Oil and gas companies must let go of the “illusion” of “implausibly large” carbon capture solutions, reduce their fossil fuel production and invest more in clean energy to align with international climate goals, the International Energy Agency (IEA) has said.
Assuming that fossil fuel consumption continues under current projections, the oil and gas industry would need to capture and store an “entirely inconceivable” 32 billion tonnes of carbon and remove 23 billion tonnes via direct air capture by 2050 in order to stop the global temperature rising 1.5C above preindustrial levels.
This would require more electricity than is used by the entire world today.
Oil and gas companies provide half of the global energy supply and employ nearly 12 million people worldwide, but they have been “a marginal force at best” in the clean energy transition, the IEA said, accounting for just 1% of renewable investment globally.
There needs to be half the 800 billion dollars (£637.6 billion) annual investment in fossil fuel production by 2030 and the industry must slash its own operational emissions by 60% while increasing the proportion of its capital spending on renewables from 2.5% to 50%, the IEA said.
UK oil and gas committed to net zero
A spokesperson for Offshore Energies UK (OEUK), which represents the UK’s offshore oil and gas sector as well those in carbon capture, said the industry is committed to net zero and wants to reduce its operational emissions by 50% by 2030.
Publishing its report ahead of the UN Cop28 climate talks in Dubai next week – where the event’s president is also chief executive of the country’s national oil company – the IEA wants the fossil fuel industry to “make tough decisions” and use its wealth and skills to transition the world economy to renewable power.
IEA executive director Fatih Birol said: “The oil and gas industry is facing a moment of truth at Cop28 in Dubai.
“With the world suffering the impacts of a worsening climate crisis, continuing with business as usual is neither socially nor environmentally responsible.
“Oil and gas producers around the world need to make profound decisions about their future place in the global energy sector.
“The industry needs to commit to genuinely helping the world meet its energy needs and climate goals – which means letting go of the illusion that implausibly large amounts of carbon capture are the solution.”
The UN has calculated that current climate policies internationally have the Earth on track to warm by 3C, which scientists have said would be catastrophic for people and wildlife.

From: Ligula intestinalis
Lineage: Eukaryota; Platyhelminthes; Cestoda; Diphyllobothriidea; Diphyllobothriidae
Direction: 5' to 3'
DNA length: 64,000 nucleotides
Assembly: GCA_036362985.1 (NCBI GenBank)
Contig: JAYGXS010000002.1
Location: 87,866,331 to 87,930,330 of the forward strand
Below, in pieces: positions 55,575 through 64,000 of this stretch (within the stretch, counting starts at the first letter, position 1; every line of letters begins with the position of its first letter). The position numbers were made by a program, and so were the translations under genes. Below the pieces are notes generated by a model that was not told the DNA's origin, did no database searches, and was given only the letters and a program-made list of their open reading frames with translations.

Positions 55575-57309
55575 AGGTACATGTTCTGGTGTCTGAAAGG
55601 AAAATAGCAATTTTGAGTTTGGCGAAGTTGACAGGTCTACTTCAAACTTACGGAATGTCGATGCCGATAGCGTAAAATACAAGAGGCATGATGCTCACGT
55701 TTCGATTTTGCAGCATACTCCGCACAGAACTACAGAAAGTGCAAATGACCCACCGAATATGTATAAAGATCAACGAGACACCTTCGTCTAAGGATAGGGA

Almost every country pledged in the Paris Agreement to stop the Earth’s temperature rising by 1.5C as that gives the best chance of maintaining the safe climate that human civilisation has evolved in over thousands of years.
The IEA said some oil and gas will be needed even in keeping with the 1.5C target to ensure security of energy supply and to provide fuel for sectors that are difficult to decarbonise, but added that production must and will come down.
Its analysts project that global demand for oil and gas will peak by 2030 and if governments deliver on their stated climate pledges, this would fall 45% below today’s level by 2050.
To keep to the 1.5C target, oil and gas use would fall by more than 75% by 2050, meaning fossil fuel production will become less profitable and more risky.
Scotland’s only oil refinery at Grangemouth is set to close and become a fuels import terminal, with the owners citing market pressures from the global energy transition.
Kaisa Kosonen, policy coordinator at Greenpeace International, said: “The moment of reckoning has arrived for the oil and gas industry.
“Their smoke and mirrors game with carbon capture and forest offsets is no longer fooling anyone. Aligning with the Paris Agreement means scaling up renewable energy solutions while scaling back oil and gas operations, a message that needs to come clearly from governments at Cop28.”
Enrique Cornejo, OEUK head of energy policy, said: “The UK’s offshore energy sector is fully committed to net zero.
“Our greenhouse gas emissions in 2022 were down by more than 24% compared with 2018 and the sector is committed to meeting the 50% emissions reduction target for 2030.
“Our supply chains and skills will also be essential to underpin the scale up of CCS (carbon capture and storage).
“CCS technologies are crucial for the UK to meet net zero. Alongside emissions reductions, CCS has an important role to play in the UK’s energy security, both as an enabler of low-carbon hydrogen production and through the development of power-to-CCS.”